That risk may hit DuPont shares, but investors should know that Action Alerts PLUS holding Dow will be resilient if a deal breaks down.
Last week, U.S. Sen. Chuck Grassley (R--Iowa) announced that the Senate Judiciary Committee will hold hearings on the consolidation of the agriculture industry -- or seed deals, as they are known. The hearing was scheduled in the wake of proposed mergers between DuPont and Dow; Monsanto (MON) and Bayer (BAYRY) ; and China National Chemical Company (ChemChina, for short) and Syngenta (SYT) in recent months.
"We're not permitting the sale of too much of our food industry, especially when government-controlled entities like ChemChina are the buyers," Grassley said in a May interview. However, the Treasury-led Committee on Foreign Investment in the U.S., or CFIUS, gave its approval for the merger last week in an apparent repudiation of Grassley's position.
But the CFIUS' opinion isn't binding, and neither is Grassley's Senate subcommittee's. The only opinion that matters is that of the U.S. Department of Justice.
The DOJ may have already tipped its hand on where it will go with its review of these agribusiness mergers. In June, the department's antitrust chief William Baer gave the keynote address at the American Antitrust Institute's annual conference.
"At this moment, antitrust enforcers are reviewing two proposed mergers involving the country's largest health insurers and investigating major consolidation among large agricultural chemical and seed manufacturers, to cite a few examples. Especially in this environment, we cannot afford to let up our efforts," Baer told the conference.
Shortly after those comments, the business regulation arm of the executive branch department was busy filing lawsuits to block two proposed mergers between four health-insurance-industry companies. The DOJ cited competition concerns when it nixed Anthem's (ANTM) proposed $54 billion acquisition of Cigna (CI) , while also blocking Aetna's (AET) $37 billion proposed merger with Humana (HUM) .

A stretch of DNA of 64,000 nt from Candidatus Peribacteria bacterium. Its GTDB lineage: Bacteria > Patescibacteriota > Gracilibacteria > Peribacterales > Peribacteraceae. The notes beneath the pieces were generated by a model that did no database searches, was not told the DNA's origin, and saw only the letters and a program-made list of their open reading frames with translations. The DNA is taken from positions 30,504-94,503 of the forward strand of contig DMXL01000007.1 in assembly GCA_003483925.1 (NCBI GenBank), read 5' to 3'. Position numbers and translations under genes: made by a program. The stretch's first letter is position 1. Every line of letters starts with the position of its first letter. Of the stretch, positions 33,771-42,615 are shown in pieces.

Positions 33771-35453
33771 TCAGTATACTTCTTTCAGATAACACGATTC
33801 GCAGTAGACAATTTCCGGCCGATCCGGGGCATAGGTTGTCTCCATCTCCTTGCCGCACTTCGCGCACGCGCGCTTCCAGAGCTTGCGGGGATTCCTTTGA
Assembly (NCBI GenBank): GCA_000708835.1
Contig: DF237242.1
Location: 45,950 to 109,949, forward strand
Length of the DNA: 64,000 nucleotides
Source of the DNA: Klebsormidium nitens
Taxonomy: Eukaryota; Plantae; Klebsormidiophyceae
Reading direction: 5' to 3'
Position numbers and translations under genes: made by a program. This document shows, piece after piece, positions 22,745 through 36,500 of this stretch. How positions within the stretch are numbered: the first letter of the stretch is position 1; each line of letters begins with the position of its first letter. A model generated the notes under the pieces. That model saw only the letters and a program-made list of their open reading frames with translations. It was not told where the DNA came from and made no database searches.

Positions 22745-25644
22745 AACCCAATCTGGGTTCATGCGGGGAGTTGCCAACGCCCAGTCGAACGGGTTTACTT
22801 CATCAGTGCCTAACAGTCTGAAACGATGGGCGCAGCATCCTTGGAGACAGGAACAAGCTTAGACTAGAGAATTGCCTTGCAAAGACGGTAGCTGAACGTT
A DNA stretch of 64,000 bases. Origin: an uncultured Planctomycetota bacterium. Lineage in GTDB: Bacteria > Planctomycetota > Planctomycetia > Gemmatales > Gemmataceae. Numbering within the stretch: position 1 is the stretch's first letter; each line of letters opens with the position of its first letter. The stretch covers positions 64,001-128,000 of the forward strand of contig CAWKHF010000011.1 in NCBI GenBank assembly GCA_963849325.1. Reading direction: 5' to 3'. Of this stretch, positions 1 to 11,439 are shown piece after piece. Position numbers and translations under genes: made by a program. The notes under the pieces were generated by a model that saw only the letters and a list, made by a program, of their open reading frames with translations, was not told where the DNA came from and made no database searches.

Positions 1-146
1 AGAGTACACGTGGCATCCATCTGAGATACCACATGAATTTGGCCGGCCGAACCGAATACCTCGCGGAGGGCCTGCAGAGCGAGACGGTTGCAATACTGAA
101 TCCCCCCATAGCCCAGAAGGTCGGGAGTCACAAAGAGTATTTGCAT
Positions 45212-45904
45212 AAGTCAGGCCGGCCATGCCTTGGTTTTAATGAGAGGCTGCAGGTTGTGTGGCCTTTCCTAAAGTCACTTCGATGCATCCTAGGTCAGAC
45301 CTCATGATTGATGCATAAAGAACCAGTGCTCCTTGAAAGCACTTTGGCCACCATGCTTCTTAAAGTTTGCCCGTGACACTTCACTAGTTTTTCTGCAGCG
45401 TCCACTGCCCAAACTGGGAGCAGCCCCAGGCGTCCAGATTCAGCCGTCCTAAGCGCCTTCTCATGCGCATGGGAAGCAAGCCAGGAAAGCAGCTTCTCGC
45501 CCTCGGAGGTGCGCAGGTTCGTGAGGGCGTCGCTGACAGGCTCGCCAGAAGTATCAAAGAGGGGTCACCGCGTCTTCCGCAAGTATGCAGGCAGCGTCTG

If that decision was any indication, the agribusiness mergers currently on the docket may be in trouble.
"Today, the industry is dominated by five large insurers commonly referred to as 'the big five,'" the DOJ said in the lawsuit. "In a scramble to become even bigger, four of the big five now propose to merge ... These mergers would reshape the industry, eliminating two innovative competitors -- Cigna and Humana -- at a time when the industry is experimenting with new ways to lower health-care costs."
The agribusiness sector is consolidating at a pace that puts it in the same vicinity as the health-insurance industry. Monsanto, for example, has spent nearly $12 billion since 1995 on 30 acquisitions. Syngenta has also made 30 purchases since 2000, totaling $2 billion.
Monsanto's proposed $45 billion acquisition of Syngenta in 2015 would have created an entity in control of 45% of the market, according to a Centre for Law, Economics and Society research paper.
It simply boils down to how many seed companies the DOJ considers too few.
In the Dow/DuPont deal, the market is already pricing in some risk of the merger not being completed, with both stocks seeing a nominal rise since the deal announcement.
Wary investors should look to Dow over DuPont in case the deal is prohibited.
"We recognize that any merger of this size comes with regulatory risk, so we cannot rule out the possibility that the deal could be blocked. But we believe that Dow is set up for a large capital-deployment program should the deal have to be called off," said Action Alerts PLUS senior analyst Scott Berman in an email exchange.
Editor's Note: This article was originally published on Real Money at 12:15 p.m. on Aug. 31.